New HIV Drug Has Potential for Weekly or Once-Yearly Dosing
March 22, 2016
One of the surprises at CROI 2016 was the first virological data from a new highly potent NRTI that in a slow-release formulation has the potential for annual dosing and that is undergoing research as both treatment and PrEP.
In an oral late-breaker, Jay Grobler from Merck presented results from a dose-ranging study in macaques to develop a model for phase 1 studies with MK-8591 (EFdA).1
Baseline SHIV viral load ranged from 6 to 8 log copies/mL and following single doses that ranged from 3.9 to 18.2 mg/kg viral load dropped by approximately 1.5 logs and was sustained for seven days.
PK data from a phase 1 multiple-dose study in HIV negative adults (using 10 mg, 30 mg and 100 mg) once-weekly for three weeks showed that with the 10 mg dose target intracellular target drug concentrations were exceeded for more than seven days.
A slightly cheeky slide was shown from the phase 1b study showing that EFdA produced more rapid viral suppressions compared to historical data for TDF and TAF.
Early data on a solid-state slow release parenteral injection formulation that has an option for removability, showed sustained release for more than 180 days in rat studies, with the potential for cover to be extended to a year.
The poster detailing the phase 1 study results in six HIV positive men reported a mean viral load reduction of 1.67 log (95%CI: 1.47 to 1.87) was seen at day 7, following a single 10 mg dose, after which ART was started. Baseline CD4 count was >400 cells/mm3 and viral load ranged from 10,000 to > 430,000 copies/mL. Although there were no serious safety concerns, there were six cases of headache. There was no detection of drug resistance.2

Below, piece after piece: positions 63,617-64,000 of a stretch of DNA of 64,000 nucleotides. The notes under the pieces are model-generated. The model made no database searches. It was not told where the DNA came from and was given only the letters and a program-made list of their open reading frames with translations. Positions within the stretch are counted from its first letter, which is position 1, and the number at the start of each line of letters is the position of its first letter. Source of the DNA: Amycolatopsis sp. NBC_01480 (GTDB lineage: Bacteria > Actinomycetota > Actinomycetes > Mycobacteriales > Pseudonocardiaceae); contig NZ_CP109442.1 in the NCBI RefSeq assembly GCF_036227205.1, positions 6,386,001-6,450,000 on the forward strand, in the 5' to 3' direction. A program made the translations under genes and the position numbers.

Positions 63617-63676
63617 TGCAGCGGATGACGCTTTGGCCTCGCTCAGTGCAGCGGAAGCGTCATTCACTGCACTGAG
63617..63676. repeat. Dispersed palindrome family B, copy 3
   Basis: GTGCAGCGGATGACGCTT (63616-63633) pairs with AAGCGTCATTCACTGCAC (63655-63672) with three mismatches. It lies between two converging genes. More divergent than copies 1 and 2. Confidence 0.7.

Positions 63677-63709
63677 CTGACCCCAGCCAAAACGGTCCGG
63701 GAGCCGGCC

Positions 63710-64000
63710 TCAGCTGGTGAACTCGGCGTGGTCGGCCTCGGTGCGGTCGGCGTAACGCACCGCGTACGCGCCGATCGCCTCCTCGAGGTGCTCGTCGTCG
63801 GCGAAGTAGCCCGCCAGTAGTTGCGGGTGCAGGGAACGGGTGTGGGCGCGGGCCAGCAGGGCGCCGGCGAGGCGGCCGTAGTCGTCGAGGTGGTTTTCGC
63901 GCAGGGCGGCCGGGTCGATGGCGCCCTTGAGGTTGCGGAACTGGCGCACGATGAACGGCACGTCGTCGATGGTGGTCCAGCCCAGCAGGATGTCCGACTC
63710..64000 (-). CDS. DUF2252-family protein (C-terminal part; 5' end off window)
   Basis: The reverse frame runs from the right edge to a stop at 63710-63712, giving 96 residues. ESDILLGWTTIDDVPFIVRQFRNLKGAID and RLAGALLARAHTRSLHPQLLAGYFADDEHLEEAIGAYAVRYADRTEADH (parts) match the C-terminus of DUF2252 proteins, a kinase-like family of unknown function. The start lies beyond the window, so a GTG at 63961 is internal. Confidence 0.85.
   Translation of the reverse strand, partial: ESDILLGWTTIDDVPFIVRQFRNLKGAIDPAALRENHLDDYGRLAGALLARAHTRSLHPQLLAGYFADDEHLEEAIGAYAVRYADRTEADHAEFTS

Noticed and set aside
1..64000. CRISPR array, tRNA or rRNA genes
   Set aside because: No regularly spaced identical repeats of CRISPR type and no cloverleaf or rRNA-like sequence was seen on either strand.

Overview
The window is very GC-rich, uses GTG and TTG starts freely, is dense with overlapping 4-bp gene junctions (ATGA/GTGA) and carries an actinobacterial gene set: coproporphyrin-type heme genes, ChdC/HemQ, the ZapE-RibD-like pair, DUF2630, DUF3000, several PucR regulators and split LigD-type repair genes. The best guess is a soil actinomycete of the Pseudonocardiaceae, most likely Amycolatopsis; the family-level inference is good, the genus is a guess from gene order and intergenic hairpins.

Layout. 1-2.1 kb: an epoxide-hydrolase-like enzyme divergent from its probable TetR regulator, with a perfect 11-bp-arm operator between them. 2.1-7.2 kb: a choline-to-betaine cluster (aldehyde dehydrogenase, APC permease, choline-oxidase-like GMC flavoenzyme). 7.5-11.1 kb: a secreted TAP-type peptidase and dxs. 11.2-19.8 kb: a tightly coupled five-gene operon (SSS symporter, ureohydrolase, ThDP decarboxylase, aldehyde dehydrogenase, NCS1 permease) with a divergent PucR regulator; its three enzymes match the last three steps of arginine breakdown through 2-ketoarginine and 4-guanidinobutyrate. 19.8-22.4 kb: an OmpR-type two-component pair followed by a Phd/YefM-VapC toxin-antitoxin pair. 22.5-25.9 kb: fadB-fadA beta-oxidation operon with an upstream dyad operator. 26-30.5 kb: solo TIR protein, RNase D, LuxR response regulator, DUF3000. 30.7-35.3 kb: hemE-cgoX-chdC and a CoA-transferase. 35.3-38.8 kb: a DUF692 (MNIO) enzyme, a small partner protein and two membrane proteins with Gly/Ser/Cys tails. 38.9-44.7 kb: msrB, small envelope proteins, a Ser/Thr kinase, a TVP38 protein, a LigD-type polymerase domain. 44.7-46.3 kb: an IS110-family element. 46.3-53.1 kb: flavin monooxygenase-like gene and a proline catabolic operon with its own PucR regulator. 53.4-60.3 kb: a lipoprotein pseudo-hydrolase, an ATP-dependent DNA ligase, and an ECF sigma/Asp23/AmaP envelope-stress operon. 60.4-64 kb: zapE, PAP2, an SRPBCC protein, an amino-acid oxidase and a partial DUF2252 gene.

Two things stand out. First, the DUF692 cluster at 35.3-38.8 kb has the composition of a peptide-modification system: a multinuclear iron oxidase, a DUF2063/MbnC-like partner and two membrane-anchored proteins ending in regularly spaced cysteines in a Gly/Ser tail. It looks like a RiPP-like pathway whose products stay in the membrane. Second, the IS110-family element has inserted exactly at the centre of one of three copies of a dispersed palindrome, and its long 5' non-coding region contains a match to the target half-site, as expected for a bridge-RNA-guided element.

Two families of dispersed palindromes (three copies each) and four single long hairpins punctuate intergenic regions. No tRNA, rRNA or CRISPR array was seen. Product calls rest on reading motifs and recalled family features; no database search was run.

EFdA is active against wild-type and MDR variants of HIV-1 and HIV-2 (including with K65R) and has an EC50 in PBMCs of 0.2 nM and half life for the intracellular triphosphate in PBMCs of approximately 100 hours. It is modestly sensitive to M184V (3-5 fold) suggesting a higher dose might be appropriate given high potency and good safety data, although dose for development has not yet been selected. Preclinical studies have not shown concern for mitochondrial toxicity.
Previous reports about this compound have highlighted a similar structure to a flavour enhancement for soy sauce. Yamasa originally developed the compound before Merck acquired development rights in 2012.
The new NRTI from Merck has the potential to change everything dramatically for treatment and PrEP -- with removable slow release once-yearly dosing.
This shows the real potential for pushing drug development over the next 5-10 years -- and why advocacy for continued pipeline research is important.
Very early days but animal safety data has so far been good.
This article was provided by HIV i-Base. It is a part of the publication HIV Treatment Bulletin. Visit HIV i-Base's website to find out more about their activities, publications and services.
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